The Bohaiwan basin, especially the Huabei plain, is characterized by rich hydrothermal resources [29] with a geothermal water reserve of approximately 1.3 × 1013 m3. The successful utilization of hydrothermal resources has been widely applied in district heating systems in regions, including Tianjin, Beijing, and parts of Hebei province (e.g., Xiongxian). Hot water at a low-medium temperature is extracted from several formations (Tab. 1) in Bohaiwan basin from top to bottom, including the Minghuazhen formation (Nm), Guantao formation (Ng), Dongying formation (Ed), and Wumishan formation (Jw). Most hot water-bearing formations are also rich in oil. The main productive layer of the Gudao oilfield is the Guantao formation, while the main productive layers of the Shuguang and Shengli oilfields are and , respectively (Tab. 2). In addition to the rich geothermal resources in Bohaiwan basin, many other oilfields have been discovered and exploited, especially in the Jizhong depression zone (Fig. 1), including the buried hill oil reservoir in Wumishan carbonates represented by the Renqiu oilfield. The temperature of the Renqiu oil reservoir ranges from 110 °C to 125 °C with a geothermal gradient of 1.7–1.8 °C/100 m. In addition, the Chaheji oilfield, which is characterized as an fluvial sandstone reservoir, is the largest Tertiary oilfield.

thumbnail Fig. 1

Simplified tectonic framework of the depression-uplift zones in Bohaiwan basin (modified from [29]) and the location of Tianjin.

Table 1

Cenozoic strata lithology and fluid production status in Tianjin.

Table 2

Reservoir thermal properties of the Guantao formation located in the Huanghua depression and Cangxian uplift zone in Tianjin [6].

Geothermal energy has been utilized in district heating systems in China since 1990, and the covered area greatly increased to 88.75 million m2 by 2016 (Fig. 2). Tianjin is famous for its successful geothermal utilization, especially through the geothermal direct heating system, currently covering a total area of 22.33 million m2. At the end of 2013, its geothermal direct heating system reached an area of 20 million m2 with 474 geothermal production wells [30]. Its proportion was approximately 50% of China’s total geothermal direct heating systems in 2009 with a heating area of 12.13 million m2, including 264 production wells and 53 reinjection wells with a reinjection ratio of only 24.5%. The sandstone aquifers of the Guantao formation (N1 g), karst/fractured carbonate reservoirs of the Ordovician and Wumishan (Jxw), and Cambrian formations are used to extract hot water in Tianjin [27, 28]. The maximum drilling depth is more than 4000 m, and the maximum discharge rate of a single well is more than 100 m3/h [28]. However, the long-term extraction of subsurface hot water has resulted in a serious decrease in the groundwater level and subsidence in Tianjin. The reinjection of cooled geothermal return water into production aquifers controls subsidence to some extent, although most parts of Tianjin still have a subsidence rate of 10–40 mm/year [31].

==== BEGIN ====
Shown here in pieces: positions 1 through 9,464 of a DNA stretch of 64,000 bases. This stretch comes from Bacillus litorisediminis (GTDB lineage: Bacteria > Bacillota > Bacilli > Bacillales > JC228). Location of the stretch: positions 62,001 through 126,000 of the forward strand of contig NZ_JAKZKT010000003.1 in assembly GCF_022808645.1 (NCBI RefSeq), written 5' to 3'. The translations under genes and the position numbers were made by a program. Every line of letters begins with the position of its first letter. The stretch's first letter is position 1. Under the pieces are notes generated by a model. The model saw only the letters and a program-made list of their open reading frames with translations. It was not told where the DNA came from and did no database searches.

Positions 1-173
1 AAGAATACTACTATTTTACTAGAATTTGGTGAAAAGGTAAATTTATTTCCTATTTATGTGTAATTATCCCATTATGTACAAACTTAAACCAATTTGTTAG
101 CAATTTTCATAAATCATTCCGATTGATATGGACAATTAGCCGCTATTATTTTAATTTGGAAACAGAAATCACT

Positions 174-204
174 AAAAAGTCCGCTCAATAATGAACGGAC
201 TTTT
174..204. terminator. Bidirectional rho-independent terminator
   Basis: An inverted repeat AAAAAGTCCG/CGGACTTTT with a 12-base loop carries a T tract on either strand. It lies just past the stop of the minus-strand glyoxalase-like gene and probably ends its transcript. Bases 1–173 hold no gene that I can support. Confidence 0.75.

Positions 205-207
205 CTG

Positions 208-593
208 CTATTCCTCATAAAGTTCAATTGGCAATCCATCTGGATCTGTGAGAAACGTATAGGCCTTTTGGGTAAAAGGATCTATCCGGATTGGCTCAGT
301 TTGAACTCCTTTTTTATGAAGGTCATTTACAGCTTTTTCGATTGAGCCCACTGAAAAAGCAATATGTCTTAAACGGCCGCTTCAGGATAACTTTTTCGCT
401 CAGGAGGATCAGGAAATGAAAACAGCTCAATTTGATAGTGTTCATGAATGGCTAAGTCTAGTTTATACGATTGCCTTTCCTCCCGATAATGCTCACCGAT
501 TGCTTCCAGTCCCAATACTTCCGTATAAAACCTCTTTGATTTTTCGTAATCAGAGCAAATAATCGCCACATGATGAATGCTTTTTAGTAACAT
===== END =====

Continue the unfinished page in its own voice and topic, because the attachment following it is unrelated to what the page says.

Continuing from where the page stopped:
thumbnail Fig. 2

Utilization of geothermal energy in the district heating system between 1990 and 2020 in China.

As a successful model of geothermal energy utilization in China, studies investigating the reinjection technology of Tianjin began in the 1980s, and many valuable improvements, such as in the equipment used in the reinjection technology, well completion technology, etc., have been achieved. Reinjection has efficiently inhibited the water level drawdown and subsidence in the Tianjin geothermal system to some degree [31, 32]. The maximum reinjection rate in Tianjin in the sandstones of the Guantao formation reaches 100–120 m3/h. The reinjection of cooled geothermal water is useful for maintaining the reservoir pressure. However, if the reinjection wells are located close to production wells or the reinjection amount is greatly increased, the cooled reinjection fluid will cause a cooling effect on the geothermal reservoir, and the water from the production wells will be rapidly cooled and impacted by the thermal breakthrough [31, 33]. This phenomenon is common not only in deep hydrothermal reservoirs but also hot dry rocks [34].